After trucks, graders and other earthmoving machinery piled onto the Tumut Turf Club course proper back in February to complete some of the biggest work in the club’s recent history, the track itself is responding better than anticipated.
Tumut Turf Club spent a lot of their own money and effectively levelled their racecourse surface before the course proper was resewn with a special mix of racing grass in early April.
Only a month on and the course proper’s grass growth has been phenomenal according to Tumut Turf Club curator Kerry Weir.
“We only sewed it halfway through April and we were hoping that if we could have it grow an inch before we got a frost that would be brilliant but it’s a lot longer,” Weir said.
“We have had the right growing weather. We had rain two or three days after sewing it, and to be honest, we just got a bit lucky and it is looking great.”
Weir said there was still a lot of work to do before racing returned to Tumut on Derby Day, which falls on October 29 this year, but the curator and local trainer was confident the course would be ready and raring and given the tick of approval by Racing NSW stewards before a busy season of racing.
“In my opinion, we should be right to race,” Weir said.
“We have a few months to go yet, and there is a lot of growing to do, but once Spring hits it, it will shoot up.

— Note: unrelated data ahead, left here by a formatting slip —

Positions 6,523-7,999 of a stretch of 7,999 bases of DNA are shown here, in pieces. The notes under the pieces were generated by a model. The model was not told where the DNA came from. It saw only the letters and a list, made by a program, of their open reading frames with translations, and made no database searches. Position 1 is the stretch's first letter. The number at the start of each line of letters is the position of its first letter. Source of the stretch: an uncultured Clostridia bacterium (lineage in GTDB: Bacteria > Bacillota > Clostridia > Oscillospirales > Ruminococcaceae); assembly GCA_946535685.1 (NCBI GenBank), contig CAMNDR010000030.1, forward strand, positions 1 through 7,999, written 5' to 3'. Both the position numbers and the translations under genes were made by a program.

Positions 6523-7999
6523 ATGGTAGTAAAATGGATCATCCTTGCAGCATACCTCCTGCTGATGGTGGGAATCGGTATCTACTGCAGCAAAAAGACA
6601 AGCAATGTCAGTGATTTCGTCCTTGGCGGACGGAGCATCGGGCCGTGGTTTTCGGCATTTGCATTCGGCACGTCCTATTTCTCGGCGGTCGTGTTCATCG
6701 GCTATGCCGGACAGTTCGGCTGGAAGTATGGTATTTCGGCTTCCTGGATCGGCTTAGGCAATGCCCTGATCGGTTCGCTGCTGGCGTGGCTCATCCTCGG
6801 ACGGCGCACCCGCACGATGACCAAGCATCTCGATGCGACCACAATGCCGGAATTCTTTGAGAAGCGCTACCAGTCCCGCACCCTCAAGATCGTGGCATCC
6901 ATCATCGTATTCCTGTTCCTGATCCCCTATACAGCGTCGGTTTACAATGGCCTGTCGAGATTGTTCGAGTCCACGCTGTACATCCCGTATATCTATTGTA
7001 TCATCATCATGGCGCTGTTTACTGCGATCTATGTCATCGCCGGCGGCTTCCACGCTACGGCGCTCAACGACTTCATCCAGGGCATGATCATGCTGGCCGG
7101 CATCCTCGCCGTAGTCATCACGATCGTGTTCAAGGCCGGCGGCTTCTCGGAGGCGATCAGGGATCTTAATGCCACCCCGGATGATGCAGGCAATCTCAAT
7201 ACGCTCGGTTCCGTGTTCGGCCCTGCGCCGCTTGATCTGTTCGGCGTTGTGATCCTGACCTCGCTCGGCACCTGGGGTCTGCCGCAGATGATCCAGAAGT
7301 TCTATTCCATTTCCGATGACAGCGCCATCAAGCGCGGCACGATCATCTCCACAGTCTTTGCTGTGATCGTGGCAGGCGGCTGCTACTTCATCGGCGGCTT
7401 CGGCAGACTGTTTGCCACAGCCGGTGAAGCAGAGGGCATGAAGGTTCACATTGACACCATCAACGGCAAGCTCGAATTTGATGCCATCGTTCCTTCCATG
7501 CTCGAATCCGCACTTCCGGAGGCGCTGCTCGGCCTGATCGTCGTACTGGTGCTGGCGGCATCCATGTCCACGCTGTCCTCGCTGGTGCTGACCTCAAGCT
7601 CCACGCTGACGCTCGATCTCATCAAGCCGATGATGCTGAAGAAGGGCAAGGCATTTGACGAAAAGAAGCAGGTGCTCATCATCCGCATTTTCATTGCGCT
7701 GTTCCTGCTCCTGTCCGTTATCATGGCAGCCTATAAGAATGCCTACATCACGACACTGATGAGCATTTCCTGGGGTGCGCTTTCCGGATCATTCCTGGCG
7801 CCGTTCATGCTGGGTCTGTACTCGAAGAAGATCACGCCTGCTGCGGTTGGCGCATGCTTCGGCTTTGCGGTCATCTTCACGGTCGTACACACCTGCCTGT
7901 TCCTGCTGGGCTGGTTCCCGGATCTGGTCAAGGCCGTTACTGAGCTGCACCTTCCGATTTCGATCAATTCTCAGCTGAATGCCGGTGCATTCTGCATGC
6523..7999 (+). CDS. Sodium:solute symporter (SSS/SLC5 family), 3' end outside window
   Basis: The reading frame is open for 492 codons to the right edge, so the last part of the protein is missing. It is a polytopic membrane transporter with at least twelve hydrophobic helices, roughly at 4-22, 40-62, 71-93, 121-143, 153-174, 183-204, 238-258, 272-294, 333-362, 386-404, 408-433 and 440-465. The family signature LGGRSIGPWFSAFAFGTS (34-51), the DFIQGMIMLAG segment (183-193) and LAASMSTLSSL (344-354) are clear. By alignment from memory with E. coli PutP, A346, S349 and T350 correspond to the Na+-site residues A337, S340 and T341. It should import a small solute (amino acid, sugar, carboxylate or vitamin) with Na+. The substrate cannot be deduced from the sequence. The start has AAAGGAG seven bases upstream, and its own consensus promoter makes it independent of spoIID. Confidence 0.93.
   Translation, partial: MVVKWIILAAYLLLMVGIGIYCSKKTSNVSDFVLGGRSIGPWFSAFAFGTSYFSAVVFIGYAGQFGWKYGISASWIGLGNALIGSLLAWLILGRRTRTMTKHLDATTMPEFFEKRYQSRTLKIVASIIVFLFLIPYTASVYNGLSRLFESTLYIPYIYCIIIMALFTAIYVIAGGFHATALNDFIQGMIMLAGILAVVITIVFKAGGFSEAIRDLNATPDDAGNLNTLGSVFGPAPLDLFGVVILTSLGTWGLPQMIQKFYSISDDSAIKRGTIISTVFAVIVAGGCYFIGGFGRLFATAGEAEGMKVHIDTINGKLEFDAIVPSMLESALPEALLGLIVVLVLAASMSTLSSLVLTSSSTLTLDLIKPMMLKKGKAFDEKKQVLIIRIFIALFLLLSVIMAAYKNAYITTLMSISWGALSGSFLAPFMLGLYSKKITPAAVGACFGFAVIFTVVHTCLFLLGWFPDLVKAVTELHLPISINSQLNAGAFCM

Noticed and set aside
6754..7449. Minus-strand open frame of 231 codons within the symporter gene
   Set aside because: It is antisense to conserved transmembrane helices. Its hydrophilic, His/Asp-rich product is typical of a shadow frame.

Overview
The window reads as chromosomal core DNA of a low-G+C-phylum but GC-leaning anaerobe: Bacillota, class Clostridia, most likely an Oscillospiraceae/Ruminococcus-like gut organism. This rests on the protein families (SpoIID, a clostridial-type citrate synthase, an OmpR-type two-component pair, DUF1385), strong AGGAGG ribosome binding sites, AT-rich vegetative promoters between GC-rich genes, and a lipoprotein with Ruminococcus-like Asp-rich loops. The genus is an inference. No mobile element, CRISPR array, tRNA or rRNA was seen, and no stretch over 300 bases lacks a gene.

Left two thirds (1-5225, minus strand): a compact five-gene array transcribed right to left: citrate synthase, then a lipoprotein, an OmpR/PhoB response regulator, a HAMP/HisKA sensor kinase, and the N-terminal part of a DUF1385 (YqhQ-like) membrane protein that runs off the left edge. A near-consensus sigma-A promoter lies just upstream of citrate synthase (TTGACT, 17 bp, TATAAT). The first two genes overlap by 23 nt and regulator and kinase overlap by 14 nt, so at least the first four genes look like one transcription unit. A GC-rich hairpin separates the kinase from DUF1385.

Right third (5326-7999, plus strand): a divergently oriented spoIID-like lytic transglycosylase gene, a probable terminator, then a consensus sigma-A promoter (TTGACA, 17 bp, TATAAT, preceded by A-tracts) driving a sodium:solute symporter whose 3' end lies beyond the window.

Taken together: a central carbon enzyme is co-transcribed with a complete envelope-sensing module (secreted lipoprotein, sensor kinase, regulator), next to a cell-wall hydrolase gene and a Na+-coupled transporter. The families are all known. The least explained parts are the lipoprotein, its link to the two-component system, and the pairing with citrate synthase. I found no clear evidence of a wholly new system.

“We still have a few things to do. It still has to be sprayed and have a few things like the clover killed, then it has to be rolled and we will gallop a few horses on it, but fingers crossed it will be ready for Derby Day.”
Adding to a busy period for the club and their hard-working volunteers, Tumut Turf Club received a new and much safer running rail earlier this year.
After installing approximately 200m worth of rail, more work will be completing on Saturday, with Weir hoping to have a large chunk completed.
“We are hoping to have a working bee on Saturday and we want to get another 600 to 800 metres of the running rail done,” Weir said.
“We have about 180m done and if we can get to it twice, and hold two big working bees, we can get the whole track done.
“We will be starting at 9.30am if anyone wants to come down and help.”
Weir said the new running rail was a safer option, with the former jockey explaining that the upgrade was just another way Tumut Turf Club was making sure participants and their gallopers were kept safe when racing at Tumut.
“It comes down to safety,” Weir said.
“The old one was dangerous – it’s as simple as that.
“Say, if a horse falls and throws a jockey onto it, with this new rail, it will just snap off and break and won’t hurt him, but the other one was a three-quarter inch still pipe that might have killed them.
“It’s important to have the new rail, because it’s for the safety of horse and jockey.”